Every reader at some point wishes that they had the ability to read a favorite character to life. Unfortunately for Mortimer, this ability is all too real, and his and his daughter Meggie’s lives are drastically changed when he accidentally reads characters out of the epic fantasy drama Inkheart. Though Mortimer tries to shelter Meggie from the truth of what happened that night nine years ago, it all comes back to haunt him when one of the characters shows up in the middle of the night with a warning and a secret.
Inkheart is full of intriguing and unique characters, from the cranky bookworm Elinor to Dustfinger the fire-eater to the somewhat narcissistic author of Inkheart, Fenoglio. Most of the story follows Meggie, a twelve-year-old girl who loves books almost as much as she loves her father, who is forced to uncover the secrets her father has been keeping from her. Though her father’s ability to read characters off of a page is the cause of their troubles, Inkheart teems with enough magic and wonder that the reader will wish they possessed the ability as well.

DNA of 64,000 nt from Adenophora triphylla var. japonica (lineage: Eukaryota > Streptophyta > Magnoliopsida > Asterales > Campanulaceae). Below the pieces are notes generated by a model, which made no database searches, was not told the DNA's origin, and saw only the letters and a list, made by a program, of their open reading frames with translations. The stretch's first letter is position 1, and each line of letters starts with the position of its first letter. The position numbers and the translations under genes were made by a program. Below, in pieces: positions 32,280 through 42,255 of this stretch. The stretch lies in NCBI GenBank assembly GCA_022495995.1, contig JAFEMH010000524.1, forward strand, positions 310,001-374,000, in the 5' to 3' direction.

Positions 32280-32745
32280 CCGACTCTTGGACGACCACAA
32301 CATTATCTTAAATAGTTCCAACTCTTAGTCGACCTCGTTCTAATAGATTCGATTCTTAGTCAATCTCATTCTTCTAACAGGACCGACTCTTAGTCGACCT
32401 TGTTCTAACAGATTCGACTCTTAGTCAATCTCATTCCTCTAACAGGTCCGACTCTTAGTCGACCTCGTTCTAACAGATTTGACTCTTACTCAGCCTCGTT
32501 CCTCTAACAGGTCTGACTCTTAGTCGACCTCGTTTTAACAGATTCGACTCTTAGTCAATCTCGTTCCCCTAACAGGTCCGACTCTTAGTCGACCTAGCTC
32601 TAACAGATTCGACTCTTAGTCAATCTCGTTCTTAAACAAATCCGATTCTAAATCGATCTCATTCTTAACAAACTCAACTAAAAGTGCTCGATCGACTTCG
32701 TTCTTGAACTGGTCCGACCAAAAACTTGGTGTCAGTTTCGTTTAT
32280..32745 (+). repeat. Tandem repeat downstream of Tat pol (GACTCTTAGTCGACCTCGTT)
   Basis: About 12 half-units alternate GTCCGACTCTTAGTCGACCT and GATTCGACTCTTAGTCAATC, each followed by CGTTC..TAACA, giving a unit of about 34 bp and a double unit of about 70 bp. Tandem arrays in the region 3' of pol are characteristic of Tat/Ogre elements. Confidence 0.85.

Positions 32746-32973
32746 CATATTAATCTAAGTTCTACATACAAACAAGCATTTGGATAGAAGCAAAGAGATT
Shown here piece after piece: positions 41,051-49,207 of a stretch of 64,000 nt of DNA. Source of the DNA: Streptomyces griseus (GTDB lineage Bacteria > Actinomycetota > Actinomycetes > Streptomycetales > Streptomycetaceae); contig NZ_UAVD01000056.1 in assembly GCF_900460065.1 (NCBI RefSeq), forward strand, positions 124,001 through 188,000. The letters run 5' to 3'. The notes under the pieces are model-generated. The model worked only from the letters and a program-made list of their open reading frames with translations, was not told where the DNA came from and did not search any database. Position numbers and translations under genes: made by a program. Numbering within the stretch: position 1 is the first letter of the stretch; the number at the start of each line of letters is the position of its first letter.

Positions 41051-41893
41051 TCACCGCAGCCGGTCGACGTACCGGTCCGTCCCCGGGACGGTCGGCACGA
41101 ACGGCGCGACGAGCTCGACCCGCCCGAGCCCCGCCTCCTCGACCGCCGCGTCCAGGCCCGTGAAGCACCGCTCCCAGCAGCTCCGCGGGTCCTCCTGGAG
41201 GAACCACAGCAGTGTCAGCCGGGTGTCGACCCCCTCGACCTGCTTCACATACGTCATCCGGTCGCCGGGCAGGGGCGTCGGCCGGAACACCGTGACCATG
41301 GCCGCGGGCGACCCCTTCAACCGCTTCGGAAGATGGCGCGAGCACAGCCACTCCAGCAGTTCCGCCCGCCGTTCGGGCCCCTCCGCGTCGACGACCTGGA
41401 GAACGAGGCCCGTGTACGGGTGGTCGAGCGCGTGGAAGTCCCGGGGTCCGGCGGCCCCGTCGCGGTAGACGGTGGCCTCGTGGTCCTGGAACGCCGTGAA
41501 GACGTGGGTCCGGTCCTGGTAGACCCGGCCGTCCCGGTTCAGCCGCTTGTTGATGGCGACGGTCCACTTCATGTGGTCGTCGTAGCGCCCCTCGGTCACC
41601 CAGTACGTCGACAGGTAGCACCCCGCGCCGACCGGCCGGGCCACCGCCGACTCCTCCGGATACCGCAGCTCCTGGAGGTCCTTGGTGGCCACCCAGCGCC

The magnificence of Inkheart comes from the relationships and complexity of each character. Meggie quickly learns that no one is completely good, everyone keeps secrets, and magic always has consequences. But even when it seems that everything she thinks she knows is wrong, there will always be people she can depend on to set things right again.
FOR THE PARENTS:
Inkheart contains mild swearing and violence. At around 150,000 words (a length somewhere between the third and fourth Harry Potter books), Inkheart is larger than most children’s books, but the story is so well-written that it is still doable for many kids. My first experience with this book was when I was nine years old and my mother read it aloud to me and my brother; if you have the time to read this book to your kid(s), I highly recommend it. It was, and still is, my all-time favorite book.
Inkheart by Cornelia Funke (translated from German by Anthea Bell)